Caleb Newquist (00:05:18) – I can confirm this. I can confirm this as somebody with children. OK, sorry, as you– continue. 

Liz Wilke (00:05:26) – Yeah, but then, obviously, on the flip side, most parents, I think the overwhelming majority of parents, would say that the financial costs of children are far outweighed by the personal, emotional rewards of having children. 

Caleb Newquist (00:05:40) – OK, Liz, so people have been waiting for this. So I’m going to ask it now. How is all of this relevant for business owners and advisors to small businesses? Do they need to care that much about whether they’re married or whether employees are married or whether anyone is married? Like, how is this relevant to businesses? 

Liz Wilke (00:06:01) – So I think this is relevant to businesses in sort of two ways. One reason it’s important is because people who start businesses are more likely to be married, and their spouse is more likely to be in a traditionally employed job. That is hypothesized, or that is supposed to be because having a partner or spouse with stable, steady employment creates more opportunity for the other partner to go out and try something that is inherently risky, like opening a small business. So we should think that. 

Caleb Newquist (00:06:42) – Kind of serves as a safety net. 

Liz Wilke (00:06:44) – Yeah, that’s right. It’s sort of a reserve, right? So if your business doesn’t work out, it’s OK. You’re at least still bringing income into your household by your spouse who is working. 

Caleb Newquist (00:06:54) – Because health insurance is often tied to employment. This is also how entrepreneurs can be covered by health insurance if they’re just starting a new business, and they can’t afford health insurance through that business. 

Liz Wilke (00:07:06) – Yeah, that’s right. So if you are thinking about starting a small business, looking at your household budget, and thinking about your spouse’s income, or how your spouse might be able to get a higher paying job or something to pull extra income into the household while you are venturing off into something sort of inherently risky, that’s a conversation that many couples can have if one of you is thinking about small business ownership or entrepreneurship. 

Liz Wilke (00:07:34) – So that is a fact that we know, sort of comes from marriages, that it creates space for one partner to take risk, right? And that just tends to happen. The other way that being married really has interesting effects on business ownership is this idea of skills complementarity. So way, way, way back when, before there were modern economies at all, you had an occupation. You were a herder, or you were a baker, or you were a farmer, et cetera.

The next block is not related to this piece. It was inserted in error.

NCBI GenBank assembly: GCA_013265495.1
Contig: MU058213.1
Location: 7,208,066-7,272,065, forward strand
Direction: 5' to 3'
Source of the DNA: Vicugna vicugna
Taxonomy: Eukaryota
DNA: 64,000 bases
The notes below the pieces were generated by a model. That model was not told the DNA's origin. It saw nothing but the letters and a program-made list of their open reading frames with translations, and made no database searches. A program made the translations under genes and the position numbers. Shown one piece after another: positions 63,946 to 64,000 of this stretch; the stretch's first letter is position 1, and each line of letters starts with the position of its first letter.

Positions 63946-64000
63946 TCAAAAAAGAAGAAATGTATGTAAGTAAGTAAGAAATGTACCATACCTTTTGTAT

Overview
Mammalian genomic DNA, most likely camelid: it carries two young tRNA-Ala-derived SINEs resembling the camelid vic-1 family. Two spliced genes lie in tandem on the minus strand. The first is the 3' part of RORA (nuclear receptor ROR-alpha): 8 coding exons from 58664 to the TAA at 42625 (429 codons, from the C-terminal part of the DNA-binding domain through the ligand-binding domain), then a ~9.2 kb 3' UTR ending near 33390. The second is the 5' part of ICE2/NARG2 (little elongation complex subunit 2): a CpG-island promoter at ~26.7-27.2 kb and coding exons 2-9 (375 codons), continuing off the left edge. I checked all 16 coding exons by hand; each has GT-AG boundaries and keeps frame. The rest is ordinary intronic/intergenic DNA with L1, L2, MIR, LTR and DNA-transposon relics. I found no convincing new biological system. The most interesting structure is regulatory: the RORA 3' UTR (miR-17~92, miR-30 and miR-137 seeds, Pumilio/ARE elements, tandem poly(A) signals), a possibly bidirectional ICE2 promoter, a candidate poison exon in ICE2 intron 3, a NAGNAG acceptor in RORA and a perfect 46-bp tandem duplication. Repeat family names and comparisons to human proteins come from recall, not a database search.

Caleb Newquist (00:08:06) – Blacksmith. 

Liz Wilke (00:08:07) – A blacksmith maybe, yeah. 

Speaker 4 (00:08:08) – Yeah. 

Liz Wilke (00:08:10) – And one of the first theories about marriage is that you should pick a spouse who can help you do that. So people who are bakers by trade would marry daughters of bakers. And people who were herders by tradition would marry people whose families have been herders. And the idea is that they are bringing skills to the marriage that help make the whole thing more successful economically. 

Liz Wilke (00:08:45) – And so when we think about that in a modern sense, couples that have complementary skills in ownership have the potential to really sort of accelerate or amplify their small business endeavor by combining forces, right? And so that’s how we get the story of partnered couples who are co-founders in their business and who are really making it work, because they are each bringing complementary skills to the business to make it more successful. 

Caleb Newquist (00:09:11) – Right. So I can imagine one person having the idea, one person in a marriage having the idea, and the partner, who isn’t maybe an ideas person, and I’m putting scare quotes around that, but that person does the books, for example, and supports the business by keeping very tidy and neat books. 

Liz Wilke (00:09:34) – Yeah, that is a very classic example, right, this kind of skill complementarity. 

Caleb Newquist (00:09:42) – Thanks, Liz. And that’s it for this episode. I hope you learned something new and useful for your business or maybe your romantic life. Please let us know what you think of the podcast by leaving a review or sharing it with a friend who might enjoy it. I’m Caleb Newquist. 

Liz Wilke (00:09:57) – And I’m Liz Wilkie. Thanks for listening.

Gusto Editors Gusto Editors, contributing authors on Gusto, provide actionable tips and expert advice on HR and payroll for successful business management.